The decommissioning of aging offshore oil and gas platforms, subsea wells and related assets is increasing dramatically, with more than 600 projects expected to be disposed of during the next five years.
This rapid trend toward decommissioning is causing spending to rise significantly, according to a new study by IHS Markit.
IHS Markit expects spending on decommissioning projects to increase from approximately $2.4 billion in 2015, to $13 billion-per-year by 2040, or an increase of 540%, according to a new IHS Markit Offshore Decommissioning Study Report. The report provides a detailed market analysis and assessment of the legal, regulatory and financial requirements for decommissioning in the UK, Norway, the U.S. GOM, Indonesia and Australia.
An additional 2,000 offshore projects will be decommissioned between 2021 and 2040, the report noted, and total expenditures from 2010 to 2040 will amount to $210 billion. During the next five years, Europe will absorb approximately 50% of global decommissioning spending as the industry removes major offshore structures from the North Sea. Each year, the industry currently decommissions an average of 120 projects on a global basis, according to the report. “In terms of decommissioning, the global offshore industry is headed for a perfect storm,” said Bjorn Hem, senior manager of IHS Markit upstream costs and technology service and one of the study’s authors.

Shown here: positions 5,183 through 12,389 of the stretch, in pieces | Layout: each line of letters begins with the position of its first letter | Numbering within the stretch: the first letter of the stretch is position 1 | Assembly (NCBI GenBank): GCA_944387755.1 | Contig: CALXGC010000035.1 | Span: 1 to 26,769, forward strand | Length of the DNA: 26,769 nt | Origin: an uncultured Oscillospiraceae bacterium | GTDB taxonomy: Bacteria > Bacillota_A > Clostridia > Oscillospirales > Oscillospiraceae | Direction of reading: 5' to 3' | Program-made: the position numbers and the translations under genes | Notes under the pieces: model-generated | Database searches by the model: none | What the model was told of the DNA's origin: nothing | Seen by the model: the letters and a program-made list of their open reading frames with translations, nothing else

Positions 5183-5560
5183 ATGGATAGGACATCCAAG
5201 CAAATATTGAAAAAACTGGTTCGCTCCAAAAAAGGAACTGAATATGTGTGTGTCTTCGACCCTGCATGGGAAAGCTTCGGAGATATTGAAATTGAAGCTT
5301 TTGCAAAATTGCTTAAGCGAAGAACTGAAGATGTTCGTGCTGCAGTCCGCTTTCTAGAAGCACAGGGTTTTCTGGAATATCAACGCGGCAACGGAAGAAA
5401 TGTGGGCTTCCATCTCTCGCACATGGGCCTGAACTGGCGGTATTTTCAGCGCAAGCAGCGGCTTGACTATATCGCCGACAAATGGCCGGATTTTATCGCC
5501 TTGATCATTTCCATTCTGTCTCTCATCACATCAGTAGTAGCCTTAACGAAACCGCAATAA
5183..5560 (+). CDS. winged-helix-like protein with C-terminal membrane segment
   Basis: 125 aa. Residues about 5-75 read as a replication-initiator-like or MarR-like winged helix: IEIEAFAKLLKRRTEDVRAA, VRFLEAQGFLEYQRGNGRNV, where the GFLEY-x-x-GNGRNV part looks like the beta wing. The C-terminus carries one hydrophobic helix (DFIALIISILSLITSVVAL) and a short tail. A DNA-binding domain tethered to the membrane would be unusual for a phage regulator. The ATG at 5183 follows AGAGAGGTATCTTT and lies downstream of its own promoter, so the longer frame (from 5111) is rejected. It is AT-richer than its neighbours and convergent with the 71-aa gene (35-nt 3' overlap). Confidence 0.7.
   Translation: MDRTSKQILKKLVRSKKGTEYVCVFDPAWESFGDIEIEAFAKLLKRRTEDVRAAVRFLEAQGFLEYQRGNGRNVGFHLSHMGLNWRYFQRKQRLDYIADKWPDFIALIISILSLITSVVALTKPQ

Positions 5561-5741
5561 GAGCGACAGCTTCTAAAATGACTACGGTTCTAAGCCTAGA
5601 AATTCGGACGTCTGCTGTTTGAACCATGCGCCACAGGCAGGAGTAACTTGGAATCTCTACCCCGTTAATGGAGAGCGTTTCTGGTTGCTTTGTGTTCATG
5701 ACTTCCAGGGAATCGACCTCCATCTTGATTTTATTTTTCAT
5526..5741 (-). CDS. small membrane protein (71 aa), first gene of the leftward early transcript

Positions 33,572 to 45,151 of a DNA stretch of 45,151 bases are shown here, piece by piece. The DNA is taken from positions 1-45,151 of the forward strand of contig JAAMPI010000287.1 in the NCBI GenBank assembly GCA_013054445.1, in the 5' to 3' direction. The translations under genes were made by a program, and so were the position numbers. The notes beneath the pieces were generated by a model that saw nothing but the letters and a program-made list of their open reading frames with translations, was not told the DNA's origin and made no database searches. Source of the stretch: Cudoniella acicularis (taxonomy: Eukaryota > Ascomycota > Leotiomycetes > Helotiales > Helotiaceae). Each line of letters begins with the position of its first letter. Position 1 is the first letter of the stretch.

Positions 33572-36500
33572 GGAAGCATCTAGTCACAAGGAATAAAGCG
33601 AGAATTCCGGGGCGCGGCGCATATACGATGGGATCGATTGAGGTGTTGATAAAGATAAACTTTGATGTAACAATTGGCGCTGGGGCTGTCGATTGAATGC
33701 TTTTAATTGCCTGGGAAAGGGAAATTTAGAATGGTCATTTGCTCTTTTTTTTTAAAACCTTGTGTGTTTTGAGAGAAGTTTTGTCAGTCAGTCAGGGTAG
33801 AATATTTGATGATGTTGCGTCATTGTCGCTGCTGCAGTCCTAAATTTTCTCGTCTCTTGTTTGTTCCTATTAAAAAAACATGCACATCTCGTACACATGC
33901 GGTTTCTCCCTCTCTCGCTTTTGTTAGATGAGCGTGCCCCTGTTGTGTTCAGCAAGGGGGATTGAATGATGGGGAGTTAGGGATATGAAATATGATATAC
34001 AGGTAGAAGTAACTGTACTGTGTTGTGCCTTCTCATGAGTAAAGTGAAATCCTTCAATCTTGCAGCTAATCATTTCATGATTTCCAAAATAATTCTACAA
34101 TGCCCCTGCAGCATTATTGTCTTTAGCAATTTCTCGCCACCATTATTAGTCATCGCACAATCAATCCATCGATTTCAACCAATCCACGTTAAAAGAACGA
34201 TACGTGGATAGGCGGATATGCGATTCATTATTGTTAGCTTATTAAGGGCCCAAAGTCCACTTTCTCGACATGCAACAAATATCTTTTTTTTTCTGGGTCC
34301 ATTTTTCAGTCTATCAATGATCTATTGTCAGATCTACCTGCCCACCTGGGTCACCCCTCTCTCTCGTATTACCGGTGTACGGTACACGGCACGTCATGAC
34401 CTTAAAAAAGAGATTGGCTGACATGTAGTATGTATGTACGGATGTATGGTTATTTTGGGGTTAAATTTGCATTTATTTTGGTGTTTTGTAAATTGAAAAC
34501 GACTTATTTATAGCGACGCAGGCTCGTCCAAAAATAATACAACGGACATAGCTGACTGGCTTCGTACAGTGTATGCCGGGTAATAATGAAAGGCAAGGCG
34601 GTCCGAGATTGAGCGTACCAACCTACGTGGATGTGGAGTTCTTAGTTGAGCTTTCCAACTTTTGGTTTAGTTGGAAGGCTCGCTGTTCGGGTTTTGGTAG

“We see increasingly stringent decommissioning regulations coming into force at the same time that the inventory of structures nearing end-of-life status is getting larger and more complex,” Hem said. “At the same time, the providers of decommissioning services are very fragmented—there are no dominant players, so this makes it even more difficult for offshore E&P companies and service providers to accurately predict decommissioning costs and risks.”
According to the report, as E&P activity has shifted to deeper waters, harsher environments and increasingly complex projects, some of which comprise hundreds of wells and miles of risers tied back to a few ultra-large platforms, operators now face enormous challenges when planning the removal of these assets. Some of these decommissions can cost billions of dollars and take years to successfully dispose of, and decommissioning delivers no return on investment or revenue, but instead carries significant environmental and regulatory liabilities.
“The effective decommissioning of offshore platforms, subsea wells, and related assets is one of the most important business challenges facing the oil and gas industry today and in the future,” said Bill Redman, senior director of upstream costs and technology commercial strategy at IHS Markit. “Decommissioning represents a considerable shift in terms of sustainable business planning for most operators.”
“Despite E&P activity in open water that dates back more than 60 years, the offshore decommissioning industry is still essentially in its infancy, and as a result, decommissioning activities play only a minor, if any, role in many operators’ or vendors’ business plans,” Hem said. “However, due to the increasing number of assets that are destined for decommissioning, along with the increasingly stringent regulatory and environmental considerations relative to offshore operations, this is quickly becoming a business priority for offshore operators.”